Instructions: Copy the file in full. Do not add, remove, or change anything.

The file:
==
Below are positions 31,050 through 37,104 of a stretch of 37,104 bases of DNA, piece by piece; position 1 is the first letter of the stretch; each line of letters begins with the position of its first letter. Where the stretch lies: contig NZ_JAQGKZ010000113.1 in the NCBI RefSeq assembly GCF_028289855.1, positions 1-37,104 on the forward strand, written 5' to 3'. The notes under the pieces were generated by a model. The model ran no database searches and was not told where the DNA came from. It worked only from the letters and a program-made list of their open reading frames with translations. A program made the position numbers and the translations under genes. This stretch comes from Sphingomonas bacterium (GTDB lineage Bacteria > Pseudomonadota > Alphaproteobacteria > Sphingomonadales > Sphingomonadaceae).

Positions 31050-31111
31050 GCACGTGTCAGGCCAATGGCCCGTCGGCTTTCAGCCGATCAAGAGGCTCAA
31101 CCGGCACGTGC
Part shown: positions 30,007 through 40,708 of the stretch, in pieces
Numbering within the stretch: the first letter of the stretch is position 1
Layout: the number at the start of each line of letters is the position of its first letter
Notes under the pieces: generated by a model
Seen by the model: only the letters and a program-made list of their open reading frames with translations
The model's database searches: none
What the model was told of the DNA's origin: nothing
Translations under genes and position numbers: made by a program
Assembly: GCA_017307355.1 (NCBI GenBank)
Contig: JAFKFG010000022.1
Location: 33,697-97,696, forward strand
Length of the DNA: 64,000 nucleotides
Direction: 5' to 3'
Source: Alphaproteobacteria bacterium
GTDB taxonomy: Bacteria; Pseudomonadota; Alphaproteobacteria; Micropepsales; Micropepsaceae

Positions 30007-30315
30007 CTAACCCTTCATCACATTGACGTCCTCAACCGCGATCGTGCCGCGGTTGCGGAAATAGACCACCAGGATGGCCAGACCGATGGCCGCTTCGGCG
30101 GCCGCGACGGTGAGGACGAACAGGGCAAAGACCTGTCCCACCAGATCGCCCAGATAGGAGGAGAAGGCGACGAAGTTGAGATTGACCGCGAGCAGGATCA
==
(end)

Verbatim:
Below are positions 31,050 through 37,104 of a stretch of 37,104 bases of DNA, piece by piece; position 1 is the first letter of the stretch; each line of letters begins with the position of its first letter. Where the stretch lies: contig NZ_JAQGKZ010000113.1 in the NCBI RefSeq assembly GCF_028289855.1, positions 1-37,104 on the forward strand, written 5' to 3'. The notes under the pieces were generated by a model. The model ran no database searches and was not told where the DNA came from. It worked only from the letters and a program-made list of their open reading frames with translations. A program made the position numbers and the translations under genes. This stretch comes from Sphingomonas bacterium (GTDB lineage Bacteria > Pseudomonadota > Alphaproteobacteria > Sphingomonadales > Sphingomonadaceae).

Positions 31050-31111
31050 GCACGTGTCAGGCCAATGGCCCGTCGGCTTTCAGCCGATCAAGAGGCTCAA
31101 CCGGCACGTGC
Part shown: positions 30,007 through 40,708 of the stretch, in pieces
Numbering within the stretch: the first letter of the stretch is position 1
Layout: the number at the start of each line of letters is the position of its first letter
Notes under the pieces: generated by a model
Seen by the model: only the letters and a program-made list of their open reading frames with translations
The model's database searches: none
What the model was told of the DNA's origin: nothing
Translations under genes and position numbers: made by a program
Assembly: GCA_017307355.1 (NCBI GenBank)
Contig: JAFKFG010000022.1
Location: 33,697-97,696, forward strand
Length of the DNA: 64,000 nucleotides
Direction: 5' to 3'
Source: Alphaproteobacteria bacterium
GTDB taxonomy: Bacteria; Pseudomonadota; Alphaproteobacteria; Micropepsales; Micropepsaceae

Positions 30007-30315
30007 CTAACCCTTCATCACATTGACGTCCTCAACCGCGATCGTGCCGCGGTTGCGGAAATAGACCACCAGGATGGCCAGACCGATGGCCGCTTCGGCG
30101 GCCGCGACGGTGAGGACGAACAGGGCAAAGACCTGTCCCACCAGATCGCCCAGATAGGAGGAGAAGGCGACGAAGTTGAGATTGACCGCGAGCAGGATCA